HC Deb 20 April 1831 vol 3 cc1720-5
Mr. Bell

said, he had to present a Petition, which he considered of very great importance, from the county of Northumberland, against the proposed Reform Bill. It was signed by two right rev. Prelates, the Bishops of Exeter and Durham, by ten Peers, by sixty Gentlemen in the Commission of the Peace, and by a very large number— he would say about 2,700—of the Freeholders of the county of Northumberland This petition, so numerously and respectably signed, formed a convincing proof, in his opinion, that the unanimity throughout the country, in favour of this measure, was not so complete as many people believed to be the case. The petitioners prayed, that this Bill should not pass into a law, because they were of opinion, that if it did so pass, it would be subversive of the best interests of this country. In their prayer, and in the propriety of their opinion, he perfectly concurred. He could not avoid expressing his disgust at the intimidation which had been held out for the purpose of compelling individuals to support this measure. He had not given way, and he should not give way, to any such intimidation; and if it were necessary, he would continue to offer his utmost opposition to every part of the measure. He had been taunted, as not being a Reformer. In answer to that he would say, that he was a moderate Reformer, but he could not support such a Reform as was now contemplated.

Mr. Beaumont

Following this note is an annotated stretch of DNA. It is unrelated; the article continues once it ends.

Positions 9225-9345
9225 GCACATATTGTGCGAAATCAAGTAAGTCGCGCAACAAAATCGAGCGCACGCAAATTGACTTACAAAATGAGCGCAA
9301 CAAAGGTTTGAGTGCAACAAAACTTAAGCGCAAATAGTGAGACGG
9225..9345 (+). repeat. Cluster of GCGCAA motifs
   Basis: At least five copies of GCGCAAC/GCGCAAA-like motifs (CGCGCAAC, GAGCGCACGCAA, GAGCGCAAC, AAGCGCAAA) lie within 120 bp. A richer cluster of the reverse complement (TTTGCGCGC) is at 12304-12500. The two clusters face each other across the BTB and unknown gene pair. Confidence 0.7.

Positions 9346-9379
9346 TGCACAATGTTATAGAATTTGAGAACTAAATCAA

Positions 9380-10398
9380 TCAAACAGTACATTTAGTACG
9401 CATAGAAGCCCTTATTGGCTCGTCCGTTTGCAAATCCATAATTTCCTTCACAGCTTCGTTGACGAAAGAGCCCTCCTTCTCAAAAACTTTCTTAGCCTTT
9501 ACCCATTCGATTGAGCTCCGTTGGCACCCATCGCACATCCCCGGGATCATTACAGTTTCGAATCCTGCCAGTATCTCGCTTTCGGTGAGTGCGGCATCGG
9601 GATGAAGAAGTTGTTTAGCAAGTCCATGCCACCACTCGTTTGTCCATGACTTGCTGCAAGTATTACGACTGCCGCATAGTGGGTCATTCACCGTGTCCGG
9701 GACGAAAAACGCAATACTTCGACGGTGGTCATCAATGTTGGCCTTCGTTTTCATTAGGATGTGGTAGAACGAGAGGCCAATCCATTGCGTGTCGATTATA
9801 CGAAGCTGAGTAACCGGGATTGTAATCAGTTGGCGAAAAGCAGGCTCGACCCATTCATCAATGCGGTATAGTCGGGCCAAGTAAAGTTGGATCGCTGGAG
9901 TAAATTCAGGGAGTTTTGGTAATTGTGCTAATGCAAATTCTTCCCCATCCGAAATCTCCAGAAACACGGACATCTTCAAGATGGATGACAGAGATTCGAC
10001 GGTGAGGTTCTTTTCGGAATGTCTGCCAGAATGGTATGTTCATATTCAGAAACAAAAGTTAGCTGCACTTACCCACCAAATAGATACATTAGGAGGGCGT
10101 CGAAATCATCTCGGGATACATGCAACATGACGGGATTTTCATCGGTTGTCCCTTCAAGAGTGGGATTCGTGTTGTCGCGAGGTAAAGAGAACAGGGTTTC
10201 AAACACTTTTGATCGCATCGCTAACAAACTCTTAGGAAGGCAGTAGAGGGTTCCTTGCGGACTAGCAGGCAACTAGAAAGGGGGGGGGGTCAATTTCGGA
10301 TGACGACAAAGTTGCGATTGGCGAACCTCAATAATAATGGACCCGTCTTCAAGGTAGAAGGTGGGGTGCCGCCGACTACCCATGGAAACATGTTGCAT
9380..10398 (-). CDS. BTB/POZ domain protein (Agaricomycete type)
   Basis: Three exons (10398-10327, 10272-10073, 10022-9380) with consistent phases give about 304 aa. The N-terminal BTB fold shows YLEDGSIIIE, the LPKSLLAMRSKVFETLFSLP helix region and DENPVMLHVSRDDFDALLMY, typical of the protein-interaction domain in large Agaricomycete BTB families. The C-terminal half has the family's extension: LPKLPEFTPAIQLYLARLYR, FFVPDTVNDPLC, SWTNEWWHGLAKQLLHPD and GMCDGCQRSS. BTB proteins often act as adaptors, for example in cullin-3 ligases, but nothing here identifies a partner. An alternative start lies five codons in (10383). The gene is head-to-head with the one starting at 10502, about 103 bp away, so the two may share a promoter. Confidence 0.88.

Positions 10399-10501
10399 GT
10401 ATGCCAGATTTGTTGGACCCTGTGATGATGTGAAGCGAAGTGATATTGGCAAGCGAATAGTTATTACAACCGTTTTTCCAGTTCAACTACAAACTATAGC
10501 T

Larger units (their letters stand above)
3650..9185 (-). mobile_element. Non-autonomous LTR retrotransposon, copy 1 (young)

did not mean to deny that the petition which had been presented by his hon. colleague was most respectably signed; but it would be wrong to give to it all the weight and importance which would be attached to a petition agreed to at a county meeting regularly convened. He considered the present petition as speaking the sentiments of the Duke of Northumberland, and not those of the county at large. When his hon. Colleague spoke of intimidation, he could not avoid alluding to the circular which had been sent round to the tenants of the noble Duke, and which had appeared in the public papers. He did not mean to assert that that circular had emanated from his Grace; but if it did not, his Grace's Commissioners had used his name in a way which he should suppose his Grace could not approve of. The circular ran thus:— The Duke's Commissioners send to Mr. — for his own and the signatures of the tenants of his bailiwick, counterparts of Addresses to the King and the two Houses of Parliament, in respect to the present Reform Bill, the originals of which his Grace has signed, and in the promotion of which, his Lordship desires activity may be used, as a return is expected in a few days; trusting that all persons connected with him will join in the prayer of the petitions, which their neighbours should have an opportunity of signing if they think fit. The Duke requires the names of tenants who do not sign, and hopes that they will not embark rashly in politics, if they wish to place confidence in his opinions, which can only be truly learnt through his Commissioners. Commissioners'-office, Alnwick Castle, April 5th." Now let the House look to the concluding paragraph—"The Duke requires the names of tenants who do not sign," and make their own comment on it. Could any man, either in or out of doors, suppose that this list was called for merely to be left on his Grace's breakfast-table, without any intention of making further use of it? Having seen this document in The Times, he had written to a friend in the country on the subject, and he answered in these terms:—"I have not seen The Times; but the conduct of the agents and sub-agents is such as The Times could scarcely misrepresent. The tenants and undertenants have been called on to sign; but it is a complete failure. They have got 2,700 signatures of men, women, and children; for wives and daughters signed for husbands and fathers." He greatly lamented that the noble Duke should have descended from the high station which he held to countenance such proceedings. He repeated, that the petition spoke not the sentiments of the county, but those of the Duke of Northumberland.